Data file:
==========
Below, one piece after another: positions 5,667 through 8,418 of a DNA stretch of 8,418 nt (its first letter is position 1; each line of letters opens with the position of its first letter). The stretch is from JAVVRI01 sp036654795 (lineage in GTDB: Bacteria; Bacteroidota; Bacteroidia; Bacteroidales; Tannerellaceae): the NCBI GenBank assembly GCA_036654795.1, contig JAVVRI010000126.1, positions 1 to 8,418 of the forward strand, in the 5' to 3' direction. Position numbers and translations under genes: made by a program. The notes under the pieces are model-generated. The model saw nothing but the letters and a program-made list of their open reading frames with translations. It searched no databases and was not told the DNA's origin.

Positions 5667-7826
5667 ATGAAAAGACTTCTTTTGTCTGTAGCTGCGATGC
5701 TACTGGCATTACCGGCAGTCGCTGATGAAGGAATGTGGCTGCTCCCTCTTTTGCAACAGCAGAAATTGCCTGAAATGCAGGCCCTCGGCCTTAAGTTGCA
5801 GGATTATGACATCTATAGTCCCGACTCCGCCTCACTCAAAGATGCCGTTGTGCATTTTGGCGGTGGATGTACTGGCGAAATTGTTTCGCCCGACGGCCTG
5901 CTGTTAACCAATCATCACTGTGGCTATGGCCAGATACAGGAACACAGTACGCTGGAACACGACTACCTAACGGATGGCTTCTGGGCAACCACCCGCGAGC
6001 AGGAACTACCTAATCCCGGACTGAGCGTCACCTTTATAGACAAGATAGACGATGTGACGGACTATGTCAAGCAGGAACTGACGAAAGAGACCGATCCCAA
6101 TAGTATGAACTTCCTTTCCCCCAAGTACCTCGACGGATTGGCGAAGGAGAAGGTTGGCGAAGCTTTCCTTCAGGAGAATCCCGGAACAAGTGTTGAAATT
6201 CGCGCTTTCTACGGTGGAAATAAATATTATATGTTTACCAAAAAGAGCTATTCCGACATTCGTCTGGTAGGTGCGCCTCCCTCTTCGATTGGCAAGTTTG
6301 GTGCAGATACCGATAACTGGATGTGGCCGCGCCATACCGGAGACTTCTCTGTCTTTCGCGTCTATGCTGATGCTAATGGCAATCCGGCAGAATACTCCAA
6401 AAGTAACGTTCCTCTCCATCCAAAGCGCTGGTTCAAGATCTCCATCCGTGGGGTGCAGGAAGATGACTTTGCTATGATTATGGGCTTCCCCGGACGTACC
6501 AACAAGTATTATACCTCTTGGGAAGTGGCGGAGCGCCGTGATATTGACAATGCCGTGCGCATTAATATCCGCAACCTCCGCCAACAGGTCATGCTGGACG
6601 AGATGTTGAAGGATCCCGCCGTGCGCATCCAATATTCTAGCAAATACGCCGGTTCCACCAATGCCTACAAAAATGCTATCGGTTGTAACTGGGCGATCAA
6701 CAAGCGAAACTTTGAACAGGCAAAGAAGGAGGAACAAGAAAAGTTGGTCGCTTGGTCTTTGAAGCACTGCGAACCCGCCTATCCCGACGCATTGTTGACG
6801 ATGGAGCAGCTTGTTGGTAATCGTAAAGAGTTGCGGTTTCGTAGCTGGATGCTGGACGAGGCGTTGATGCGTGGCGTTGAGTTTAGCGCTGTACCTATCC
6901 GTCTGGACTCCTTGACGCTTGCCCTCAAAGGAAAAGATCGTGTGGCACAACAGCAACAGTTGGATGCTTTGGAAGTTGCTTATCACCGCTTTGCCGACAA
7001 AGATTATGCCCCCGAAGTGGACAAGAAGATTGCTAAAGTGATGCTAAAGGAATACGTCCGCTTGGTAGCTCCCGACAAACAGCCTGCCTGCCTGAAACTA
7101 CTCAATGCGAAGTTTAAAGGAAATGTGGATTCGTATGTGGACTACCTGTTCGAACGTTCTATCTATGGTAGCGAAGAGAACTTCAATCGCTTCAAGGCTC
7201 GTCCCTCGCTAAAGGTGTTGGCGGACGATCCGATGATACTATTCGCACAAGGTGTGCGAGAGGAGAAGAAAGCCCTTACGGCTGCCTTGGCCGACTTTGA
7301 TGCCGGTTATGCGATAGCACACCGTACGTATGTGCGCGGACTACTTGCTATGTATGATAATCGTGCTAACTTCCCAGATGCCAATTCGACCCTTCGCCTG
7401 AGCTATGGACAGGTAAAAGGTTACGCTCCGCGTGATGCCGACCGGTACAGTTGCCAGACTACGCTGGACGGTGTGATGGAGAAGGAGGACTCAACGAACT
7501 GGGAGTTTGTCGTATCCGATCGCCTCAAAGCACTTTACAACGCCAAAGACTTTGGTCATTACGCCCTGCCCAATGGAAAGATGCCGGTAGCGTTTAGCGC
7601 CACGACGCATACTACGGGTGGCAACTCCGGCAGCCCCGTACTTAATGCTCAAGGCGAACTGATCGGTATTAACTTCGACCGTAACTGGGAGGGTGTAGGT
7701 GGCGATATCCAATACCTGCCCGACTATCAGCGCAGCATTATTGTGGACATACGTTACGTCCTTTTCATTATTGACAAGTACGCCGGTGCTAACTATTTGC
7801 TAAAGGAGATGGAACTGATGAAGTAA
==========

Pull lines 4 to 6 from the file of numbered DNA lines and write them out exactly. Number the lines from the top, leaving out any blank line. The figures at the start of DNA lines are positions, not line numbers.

5701 TACTGGCATTACCGGCAGTCGCTGATGAAGGAATGTGGCTGCTCCCTCTTTTGCAACAGCAGAAATTGCCTGAAATGCAGGCCCTCGGCCTTAAGTTGCA
5801 GGATTATGACATCTATAGTCCCGACTCCGCCTCACTCAAAGATGCCGTTGTGCATTTTGGCGGTGGATGTACTGGCGAAATTGTTTCGCCCGACGGCCTG
5901 CTGTTAACCAATCATCACTGTGGCTATGGCCAGATACAGGAACACAGTACGCTGGAACACGACTACCTAACGGATGGCTTCTGGGCAACCACCCGCGAGC